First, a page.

In an unexpected about-face, the Board of Supervisors today voted to temporarily ban the police department from using robots with lethal force.
This came after the Board approved lethal robot force in an 8-3 vote last week, as part of a policy that defines how the San Francisco Police Department can use its military-style weapons.
Today’s vote was that policy’s second hearing. Second hearings are typically seen as technicalities required for new policies to pass into city law, but last week’s vote proved controversial, and 8 of 11 supervisors have now opted to send the section about robot force back to the drawing board.
The Rules Committee, composed of supervisors Aaron Peskin, Rafael Mandelman and Connie Chan, will deliberate further on how police robots should be restricted. Until they are done and supervisors can consider and approve their revamped language, the SFPD will not be allowed to use lethal robot force.
Supervisor Aaron Peskin proposed the amendment that pushed the robot section of the policy back to committee. Supervisors Rafael Mandelman, Catherine Stefani and Matt Dorsey voted against it. Dorsey and Mandelman said that nothing had changed since their prior vote, and that enough time had been spent on the policy already.
But over the past seven days, opposition to the policy has mounted.
The Electronic Frontier Foundation, a digital rights nonprofit based in the city, submitted a letter to the board on Monday opposing the use of police-operated robots to kill people. The letter was signed by some 44 local organizations, including the ACLU of Northern California, the American Friends Service Committee, the Lawyers’ Committee for Civil Rights in the San Francisco Bay Area, and the Service Employees International Union Local 1021.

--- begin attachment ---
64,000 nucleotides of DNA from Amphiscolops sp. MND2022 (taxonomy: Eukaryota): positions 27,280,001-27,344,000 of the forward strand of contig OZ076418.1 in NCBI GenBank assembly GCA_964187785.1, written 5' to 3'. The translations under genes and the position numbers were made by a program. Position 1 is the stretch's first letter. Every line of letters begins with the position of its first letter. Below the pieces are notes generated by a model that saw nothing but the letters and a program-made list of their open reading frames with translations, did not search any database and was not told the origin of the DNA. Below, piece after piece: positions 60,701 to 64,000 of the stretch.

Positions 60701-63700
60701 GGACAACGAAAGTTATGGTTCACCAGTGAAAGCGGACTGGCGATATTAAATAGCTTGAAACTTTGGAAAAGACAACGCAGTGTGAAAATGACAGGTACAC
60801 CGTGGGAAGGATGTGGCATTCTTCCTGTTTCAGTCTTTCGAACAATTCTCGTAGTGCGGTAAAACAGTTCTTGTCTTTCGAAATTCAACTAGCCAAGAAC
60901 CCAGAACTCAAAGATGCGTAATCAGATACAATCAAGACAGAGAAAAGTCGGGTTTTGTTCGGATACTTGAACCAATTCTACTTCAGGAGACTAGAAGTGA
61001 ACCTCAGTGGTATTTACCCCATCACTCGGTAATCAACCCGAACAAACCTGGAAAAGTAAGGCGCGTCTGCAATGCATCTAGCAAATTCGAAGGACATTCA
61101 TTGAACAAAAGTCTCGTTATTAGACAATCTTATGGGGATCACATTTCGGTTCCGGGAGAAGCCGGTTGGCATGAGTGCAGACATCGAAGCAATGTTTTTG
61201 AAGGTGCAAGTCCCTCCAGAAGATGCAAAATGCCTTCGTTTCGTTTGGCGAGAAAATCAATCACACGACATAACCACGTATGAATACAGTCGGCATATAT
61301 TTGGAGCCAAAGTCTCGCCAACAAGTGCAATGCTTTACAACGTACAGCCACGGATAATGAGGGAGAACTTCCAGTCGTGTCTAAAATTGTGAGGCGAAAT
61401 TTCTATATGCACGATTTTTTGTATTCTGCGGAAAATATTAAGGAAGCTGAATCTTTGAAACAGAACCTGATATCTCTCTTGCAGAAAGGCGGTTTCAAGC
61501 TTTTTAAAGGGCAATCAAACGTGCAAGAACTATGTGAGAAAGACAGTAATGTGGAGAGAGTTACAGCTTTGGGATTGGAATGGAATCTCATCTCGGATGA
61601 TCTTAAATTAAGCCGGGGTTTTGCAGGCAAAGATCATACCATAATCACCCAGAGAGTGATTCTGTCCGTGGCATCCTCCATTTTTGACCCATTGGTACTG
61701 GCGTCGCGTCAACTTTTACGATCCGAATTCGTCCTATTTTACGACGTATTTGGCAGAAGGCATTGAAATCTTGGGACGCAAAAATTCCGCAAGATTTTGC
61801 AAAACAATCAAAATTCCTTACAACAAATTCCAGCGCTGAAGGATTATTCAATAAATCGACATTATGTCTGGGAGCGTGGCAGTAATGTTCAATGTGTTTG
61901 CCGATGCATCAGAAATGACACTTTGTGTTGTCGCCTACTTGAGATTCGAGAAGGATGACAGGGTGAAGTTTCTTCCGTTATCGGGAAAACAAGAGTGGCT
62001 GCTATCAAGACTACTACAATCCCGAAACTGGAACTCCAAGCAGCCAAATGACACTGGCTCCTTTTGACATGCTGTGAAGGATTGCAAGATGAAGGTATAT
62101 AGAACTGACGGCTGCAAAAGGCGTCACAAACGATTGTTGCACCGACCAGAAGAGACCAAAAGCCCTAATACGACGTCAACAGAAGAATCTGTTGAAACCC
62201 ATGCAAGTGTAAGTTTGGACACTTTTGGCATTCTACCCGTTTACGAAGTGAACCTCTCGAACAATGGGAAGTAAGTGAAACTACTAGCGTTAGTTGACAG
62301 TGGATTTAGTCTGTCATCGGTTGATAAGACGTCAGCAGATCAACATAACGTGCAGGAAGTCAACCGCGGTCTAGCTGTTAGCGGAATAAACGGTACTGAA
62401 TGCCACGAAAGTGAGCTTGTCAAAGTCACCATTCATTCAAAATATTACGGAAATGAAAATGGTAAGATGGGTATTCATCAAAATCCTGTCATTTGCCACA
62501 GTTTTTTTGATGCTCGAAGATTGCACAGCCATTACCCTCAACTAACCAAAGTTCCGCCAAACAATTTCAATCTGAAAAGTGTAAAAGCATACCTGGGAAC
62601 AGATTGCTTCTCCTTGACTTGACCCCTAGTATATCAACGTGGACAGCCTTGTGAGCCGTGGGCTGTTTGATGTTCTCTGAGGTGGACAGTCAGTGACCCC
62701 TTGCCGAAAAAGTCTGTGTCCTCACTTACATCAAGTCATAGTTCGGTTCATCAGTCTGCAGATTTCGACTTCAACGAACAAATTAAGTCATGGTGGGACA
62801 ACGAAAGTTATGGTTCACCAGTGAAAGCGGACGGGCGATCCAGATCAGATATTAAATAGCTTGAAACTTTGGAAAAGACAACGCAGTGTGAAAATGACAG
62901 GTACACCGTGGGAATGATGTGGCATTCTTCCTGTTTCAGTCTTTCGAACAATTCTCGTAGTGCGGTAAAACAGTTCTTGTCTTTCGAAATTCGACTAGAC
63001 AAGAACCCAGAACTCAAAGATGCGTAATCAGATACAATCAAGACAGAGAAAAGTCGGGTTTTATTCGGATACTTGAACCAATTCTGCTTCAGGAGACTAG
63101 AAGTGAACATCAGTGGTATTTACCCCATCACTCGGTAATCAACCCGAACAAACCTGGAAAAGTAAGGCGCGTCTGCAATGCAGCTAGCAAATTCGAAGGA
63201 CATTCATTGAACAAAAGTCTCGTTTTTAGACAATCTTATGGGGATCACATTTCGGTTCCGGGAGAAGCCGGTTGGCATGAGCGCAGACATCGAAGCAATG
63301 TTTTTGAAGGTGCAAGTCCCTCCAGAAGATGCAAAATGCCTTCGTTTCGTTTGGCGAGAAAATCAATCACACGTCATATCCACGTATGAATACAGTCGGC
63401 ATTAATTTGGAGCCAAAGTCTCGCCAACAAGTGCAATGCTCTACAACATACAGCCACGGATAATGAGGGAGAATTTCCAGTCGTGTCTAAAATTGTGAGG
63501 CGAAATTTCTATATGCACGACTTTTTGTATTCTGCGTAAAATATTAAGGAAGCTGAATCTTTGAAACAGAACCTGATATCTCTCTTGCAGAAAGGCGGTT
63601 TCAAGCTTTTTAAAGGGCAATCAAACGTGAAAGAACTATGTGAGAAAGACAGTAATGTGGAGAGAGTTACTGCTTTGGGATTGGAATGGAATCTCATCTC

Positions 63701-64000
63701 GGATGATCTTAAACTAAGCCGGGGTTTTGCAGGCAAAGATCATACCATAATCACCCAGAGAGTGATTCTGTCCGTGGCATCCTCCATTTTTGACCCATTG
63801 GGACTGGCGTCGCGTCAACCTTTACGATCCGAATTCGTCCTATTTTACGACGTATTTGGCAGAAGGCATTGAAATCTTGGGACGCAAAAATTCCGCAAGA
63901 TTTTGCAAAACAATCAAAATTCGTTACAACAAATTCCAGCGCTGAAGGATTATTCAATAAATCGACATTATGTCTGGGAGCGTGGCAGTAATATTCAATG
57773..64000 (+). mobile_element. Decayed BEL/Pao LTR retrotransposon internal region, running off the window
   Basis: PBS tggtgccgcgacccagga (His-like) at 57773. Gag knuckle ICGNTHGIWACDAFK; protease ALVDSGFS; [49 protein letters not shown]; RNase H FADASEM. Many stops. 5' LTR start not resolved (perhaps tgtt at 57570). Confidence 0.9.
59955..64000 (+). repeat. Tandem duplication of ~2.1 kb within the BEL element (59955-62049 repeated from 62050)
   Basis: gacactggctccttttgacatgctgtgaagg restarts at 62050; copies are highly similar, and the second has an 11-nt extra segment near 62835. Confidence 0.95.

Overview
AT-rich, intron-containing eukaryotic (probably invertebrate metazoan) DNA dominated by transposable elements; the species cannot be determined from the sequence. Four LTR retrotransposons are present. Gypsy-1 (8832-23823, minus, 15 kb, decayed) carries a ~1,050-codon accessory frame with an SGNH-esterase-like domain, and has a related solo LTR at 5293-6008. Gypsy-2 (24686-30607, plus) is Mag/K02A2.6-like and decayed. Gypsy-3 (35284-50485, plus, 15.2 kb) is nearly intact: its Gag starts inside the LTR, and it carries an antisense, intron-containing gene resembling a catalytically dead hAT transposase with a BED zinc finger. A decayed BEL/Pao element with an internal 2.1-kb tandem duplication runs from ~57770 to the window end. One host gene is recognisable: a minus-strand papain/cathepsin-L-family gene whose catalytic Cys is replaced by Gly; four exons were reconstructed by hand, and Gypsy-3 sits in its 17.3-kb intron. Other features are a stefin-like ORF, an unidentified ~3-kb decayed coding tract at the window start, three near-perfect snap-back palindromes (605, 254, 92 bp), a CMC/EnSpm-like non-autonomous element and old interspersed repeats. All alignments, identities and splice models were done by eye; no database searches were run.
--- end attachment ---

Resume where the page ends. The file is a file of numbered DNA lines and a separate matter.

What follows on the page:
“The SFPD’s proposal is not a public safety solution, as the department claims,” reads the letter, “but an expansion of police power that history and common sense demonstrates will endanger lives needlessly.”
The San Francisco Public Defender’s Office also voiced its opposition in a letter to the Board of Supervisors. The letter argued that “allowing SFPD the ability to kill community members remotely will make San Francisco an outlier, and cuts against the progressive values this City has long stood for.” The letter noted that Oakland recently rejected a similar proposal.
A rally against the policy was held on the steps of City Hall on Monday. Speakers included supervisors Shamann Walton, Hillary Ronen and Dean Preston.
“There is no way that I am going to sit by silently and allow a policy as dangerous and reckless as this to be adopted and go into effect in the city and county of San Francisco,” Preston said at Monday’s rally. “We will fight this legislatively at the board. We will fight this in the streets, in public opinion and, if necessary, we will fight this at the ballot.”
Last week, the policy passed its first reading easily, with only supervisors Ronen, Preston and Walton in opposition. Gordon Mar, who is set to be succeeded as District 4 supervisor by Joel Engardio in January, indicated on Monday that he regretted his earlier support.
“Even with additional guardrails, I’ve grown increasingly uncomfortable with our vote & the precedent it sets for other cities without as strong a commitment to police accountability,” Mar wrote in a Twitter thread on Monday. “I do not think making state violence more remote, distanced, & less human is a step forward.”
“The enormous outcry from people across San Francisco and beyond has caused the supervisors to reconsider killer robots,” said John Lindsay-Poland, co-director of the American Friends Service Committee. “That is a good thing.”
However, Lindsay-Poland added that he was disappointed that the rest of the policy passed without additional amendments. He said that the SFPD has not declared 375 of its assault rifles in the policy, which will make the department less accountable for their use. He also encouraged the Rules Committee to act quickly in finalizing its robot policy, saying it should not “kick the issue down the road.”
The Rules Committee meets at 10 a.m. each Monday, although it is unclear if discussion of robot use of force will be on the agenda next week. Public comment will be permitted when the policy is discussed by the Rules Committee.